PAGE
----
We’re only two weeks into 2015, but it’s safe to say that “Song of the Sea” (which had a brief awards-qualifying run in December) will be one of the animated standouts of the year.
Directed by Tomm Moore (“The Secret of Kells”), who once again finds inspiration in Celtic mythology and iconography, “Song of the Sea” entwines supernatural realms and modern day Ireland in gorgeous storybook worlds rendered in watercolor pastels and inviting curlicues. Rocks and trees boast wrinkles, blemishes, and knobbly knees, while fairies take any number of delightfully fanciful forms: owl-human hybrids, cascades of iridescent hair, or carvings in an ocean-side cliff.
The odds are also pretty good that “Song of the Sea” will be the year’s most inscrutable family film. Seemingly more concerned with cultural preservation than with immediate entertainment, Moore plops us amidst an obscure Irish folk tale about selkies — mythical creatures that take human form on land and transform into seals underwater — and asks us to wade our way through the epic, serpentine plot with relatively little exposition. (John Sayles previously brought these creatures to the big screen in his live-action “The Secret of Roan Inish.”)
The lack of narrative hand-holding is a refreshingly demanding approach, but it does constrict the film’s emotional resonance, since we’re frequently unsure why certain characters make the decisions that they do.
Also admirable, if occasionally vexing, is Moore’s choice of an obtuse and snotty preteen as his protagonist. Far from an everyboy (but lacking the particularities to flesh him out into an anti-hero), Ben (voiced by David Rawle) is rarely kind to his sickly six-year-old sister Saoirse (Lucy O’Connell), who has yet to speak. Devastated by the mysterious disappearance of his wife on the day Saoirse was born, their father (Brendan Gleeson), a lighthouse keeper on an island that barely holds afloat the small family and their mutt, offers up his children to be raised in the noisy, dirty city by his elderly mother (Fionnula Flanagan), who ominously reassures her son that she knows what’s best for everyone.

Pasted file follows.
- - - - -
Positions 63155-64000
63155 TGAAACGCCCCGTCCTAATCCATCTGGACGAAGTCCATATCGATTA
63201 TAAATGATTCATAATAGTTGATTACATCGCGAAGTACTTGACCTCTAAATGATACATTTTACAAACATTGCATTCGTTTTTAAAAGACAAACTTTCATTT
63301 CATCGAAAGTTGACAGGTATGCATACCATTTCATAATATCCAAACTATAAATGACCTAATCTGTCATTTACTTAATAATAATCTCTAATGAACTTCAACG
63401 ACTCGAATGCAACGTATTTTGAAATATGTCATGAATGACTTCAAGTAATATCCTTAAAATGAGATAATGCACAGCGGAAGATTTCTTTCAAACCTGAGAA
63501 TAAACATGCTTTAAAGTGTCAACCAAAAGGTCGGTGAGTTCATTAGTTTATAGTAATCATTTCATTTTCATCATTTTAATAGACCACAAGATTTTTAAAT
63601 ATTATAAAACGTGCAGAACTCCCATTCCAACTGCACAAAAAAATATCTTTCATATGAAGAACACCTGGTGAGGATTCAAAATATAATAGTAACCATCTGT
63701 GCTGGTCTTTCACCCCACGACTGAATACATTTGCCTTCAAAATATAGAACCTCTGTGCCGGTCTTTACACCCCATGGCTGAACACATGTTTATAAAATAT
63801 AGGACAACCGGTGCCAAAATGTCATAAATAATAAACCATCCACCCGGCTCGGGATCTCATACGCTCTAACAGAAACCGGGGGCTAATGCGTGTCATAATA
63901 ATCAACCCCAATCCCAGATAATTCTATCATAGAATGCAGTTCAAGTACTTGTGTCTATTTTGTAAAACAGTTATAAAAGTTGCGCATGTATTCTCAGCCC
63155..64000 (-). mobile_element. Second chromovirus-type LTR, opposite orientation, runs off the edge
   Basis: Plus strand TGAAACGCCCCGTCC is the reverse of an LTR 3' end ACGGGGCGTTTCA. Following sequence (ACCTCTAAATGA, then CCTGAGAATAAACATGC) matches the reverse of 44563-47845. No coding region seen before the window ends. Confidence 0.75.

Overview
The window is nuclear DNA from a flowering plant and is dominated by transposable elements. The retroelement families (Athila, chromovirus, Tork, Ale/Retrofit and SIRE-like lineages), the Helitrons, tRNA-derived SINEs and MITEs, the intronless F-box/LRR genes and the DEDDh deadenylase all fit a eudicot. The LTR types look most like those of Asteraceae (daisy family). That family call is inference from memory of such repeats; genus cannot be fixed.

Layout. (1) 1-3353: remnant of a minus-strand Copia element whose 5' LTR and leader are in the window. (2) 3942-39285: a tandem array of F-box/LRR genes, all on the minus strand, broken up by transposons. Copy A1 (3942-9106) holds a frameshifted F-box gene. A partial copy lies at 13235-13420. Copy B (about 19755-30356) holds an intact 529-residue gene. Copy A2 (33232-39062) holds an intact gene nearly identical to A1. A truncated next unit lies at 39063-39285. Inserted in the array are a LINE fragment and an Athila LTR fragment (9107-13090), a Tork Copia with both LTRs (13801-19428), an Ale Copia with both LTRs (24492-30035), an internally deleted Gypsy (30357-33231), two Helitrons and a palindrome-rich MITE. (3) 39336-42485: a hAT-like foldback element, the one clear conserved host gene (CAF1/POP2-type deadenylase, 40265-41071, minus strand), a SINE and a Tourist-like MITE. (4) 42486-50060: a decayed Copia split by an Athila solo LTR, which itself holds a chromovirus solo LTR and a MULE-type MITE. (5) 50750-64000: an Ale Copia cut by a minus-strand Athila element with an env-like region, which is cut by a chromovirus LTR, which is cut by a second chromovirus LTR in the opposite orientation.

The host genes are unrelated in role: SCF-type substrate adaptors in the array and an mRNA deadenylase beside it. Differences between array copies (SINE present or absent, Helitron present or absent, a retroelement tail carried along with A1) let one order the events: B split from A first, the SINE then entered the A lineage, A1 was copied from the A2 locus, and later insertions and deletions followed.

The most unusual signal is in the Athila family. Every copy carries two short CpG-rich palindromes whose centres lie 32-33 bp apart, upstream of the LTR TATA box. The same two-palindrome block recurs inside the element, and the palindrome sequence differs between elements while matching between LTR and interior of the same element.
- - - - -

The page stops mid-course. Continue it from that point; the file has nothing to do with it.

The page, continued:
As soon as they arrive at their grandmother’s house, the siblings plot to return home. Saoirse’s secret identity as a selkie, one of only two inheritances from her mother, initially proves useful: a constellation of lights guides their way back to their father when she plays a recorder made from a giant seashell. But without her other bequest, a white coat that will finally allow her to claim her voice, she’s vulnerable to the spells of a powerful fairy who will turn her into stone.
Saoirse’s helplessness reduces her to a damsel-ette in distress to be rescued early and often by her brother, who proudly takes up the superhero mantle by donning a cape, a life jacket, and old-fashioned red-and-blue 3-D glasses. The pair are occasionally helped by good fairies, some of whom have accommodated to life in the 21st century by dwelling in traffic-choked roundabouts.
There’s a vague lesson about being nice to one’s siblings, but the central journey ultimately feels shaggy and thematically incoherent. That’s not necessarily a drawback in this case, for it contributes to the film’s authentic sense of pre-Christian folklore, which is rarely framed in modern narrative conventions. Still, the old-timey novelty doesn’t make up for the fact that it’s often difficult to understand the characters’ motivations or, sometimes, even their reactions. No one greets the news of Saoirse’s selkie-hood with wonder or shock, for instance, least of all the little girl herself.
Still, in the context of an industry that’s rapidly globalizing into universally marketable blandness, a film that wears its specificity on its sleeve is a welcome rarity. And in a movie culture dominated by vampires, zombies, and demons, a distinctive tale that asks us to imagine unfamiliar creatures feels new and necessary, even when it’s just faithfully adapting very old stories.